July 09, 2008
Venezuelan annual inflation climbed to 32.2 percent in June in metropolitan Caracas as price controls on food prices were eased.
Monthly inflation rose by 2.4 percent, slowing from 3.2 percent in May as price gains for nonalcoholic drinks, restaurants and hotels slowed, the Central Bank said Tuesday.
Independent local analysts predict that annual inflation will slow to 25.5 percent by the year's end, as measures to expedite imports and increase domestic production take effect.
President Hugo Chávez last month introduced a series of economic reforms to boost supply by speeding importers' access to U.S. dollars and creating a $1 billion fund to finance public-private joint projects to increase agricultural, oil and manufacturing output.
He also eliminated a 1.5 percent tax on financial transactions, which has already stalled price gains, said Asdrubal Oliveros, an economist at Ecoanalitica, a Caracas consulting firm.
Still, he warned, demand continues to outpace supply, even as private investment falls.
Prices have continued their upward surge in Venezuela even as growth slowed to a four-year low of 4.8 percent during the first quarter. The government has not yet released second-quarter growth figures. Venezuela's Central Bank adopted a new method of measuring inflation this year, incorporating prices in smaller cities, which are often lower than in the capital.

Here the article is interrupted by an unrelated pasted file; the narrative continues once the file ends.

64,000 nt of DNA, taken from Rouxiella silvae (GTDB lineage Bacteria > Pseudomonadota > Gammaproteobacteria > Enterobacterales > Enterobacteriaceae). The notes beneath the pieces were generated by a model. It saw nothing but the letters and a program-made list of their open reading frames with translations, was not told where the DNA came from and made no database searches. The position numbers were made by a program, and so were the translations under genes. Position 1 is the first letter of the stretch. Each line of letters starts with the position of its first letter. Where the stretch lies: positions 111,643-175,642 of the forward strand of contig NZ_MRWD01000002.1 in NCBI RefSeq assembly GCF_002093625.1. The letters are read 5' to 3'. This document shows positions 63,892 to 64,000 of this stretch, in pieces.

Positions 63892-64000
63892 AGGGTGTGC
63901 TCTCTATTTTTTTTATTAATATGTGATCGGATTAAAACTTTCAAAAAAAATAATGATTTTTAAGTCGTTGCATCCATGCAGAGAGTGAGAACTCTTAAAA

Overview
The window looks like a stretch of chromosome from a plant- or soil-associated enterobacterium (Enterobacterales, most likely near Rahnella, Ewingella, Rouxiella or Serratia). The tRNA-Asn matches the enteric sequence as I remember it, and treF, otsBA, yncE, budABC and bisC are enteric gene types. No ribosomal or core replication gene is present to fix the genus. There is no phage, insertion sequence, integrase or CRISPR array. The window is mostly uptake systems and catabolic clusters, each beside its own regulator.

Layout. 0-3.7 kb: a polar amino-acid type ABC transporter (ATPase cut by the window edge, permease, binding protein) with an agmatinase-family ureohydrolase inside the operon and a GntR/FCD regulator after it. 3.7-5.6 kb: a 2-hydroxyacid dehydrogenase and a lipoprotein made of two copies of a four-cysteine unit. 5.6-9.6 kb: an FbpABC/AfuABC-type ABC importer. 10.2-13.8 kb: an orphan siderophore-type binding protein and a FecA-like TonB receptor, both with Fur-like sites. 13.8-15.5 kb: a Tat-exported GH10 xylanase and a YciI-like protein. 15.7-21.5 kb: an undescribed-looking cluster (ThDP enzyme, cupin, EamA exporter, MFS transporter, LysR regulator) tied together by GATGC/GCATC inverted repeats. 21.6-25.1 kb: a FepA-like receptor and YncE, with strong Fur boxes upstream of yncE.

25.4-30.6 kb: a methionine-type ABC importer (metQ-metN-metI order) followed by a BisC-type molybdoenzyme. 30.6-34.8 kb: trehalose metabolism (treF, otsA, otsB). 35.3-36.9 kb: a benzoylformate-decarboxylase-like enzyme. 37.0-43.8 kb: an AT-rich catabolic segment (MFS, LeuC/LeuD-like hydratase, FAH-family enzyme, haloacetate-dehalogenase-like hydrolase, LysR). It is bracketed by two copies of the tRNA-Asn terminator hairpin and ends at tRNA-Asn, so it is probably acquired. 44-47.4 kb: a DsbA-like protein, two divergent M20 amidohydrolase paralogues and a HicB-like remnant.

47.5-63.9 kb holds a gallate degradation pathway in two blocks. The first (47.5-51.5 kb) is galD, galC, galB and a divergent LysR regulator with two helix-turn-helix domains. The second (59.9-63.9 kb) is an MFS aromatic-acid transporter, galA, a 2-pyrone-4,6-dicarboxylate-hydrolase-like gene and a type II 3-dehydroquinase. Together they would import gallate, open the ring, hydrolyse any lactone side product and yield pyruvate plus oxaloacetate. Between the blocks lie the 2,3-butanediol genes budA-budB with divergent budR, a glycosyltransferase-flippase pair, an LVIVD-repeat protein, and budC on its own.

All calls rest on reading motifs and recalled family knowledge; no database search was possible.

The government has raised various price caps on basic food items, including corn flour and chicken, to stimulate production and combat sporadic food shortages.
Soaring international food prices will further inflate living costs in Venezuela, Oliveros said.
''We import 55 percent of what we eat, so you can imagine that the increase in international food prices will affect internal prices,'' Oliveros said.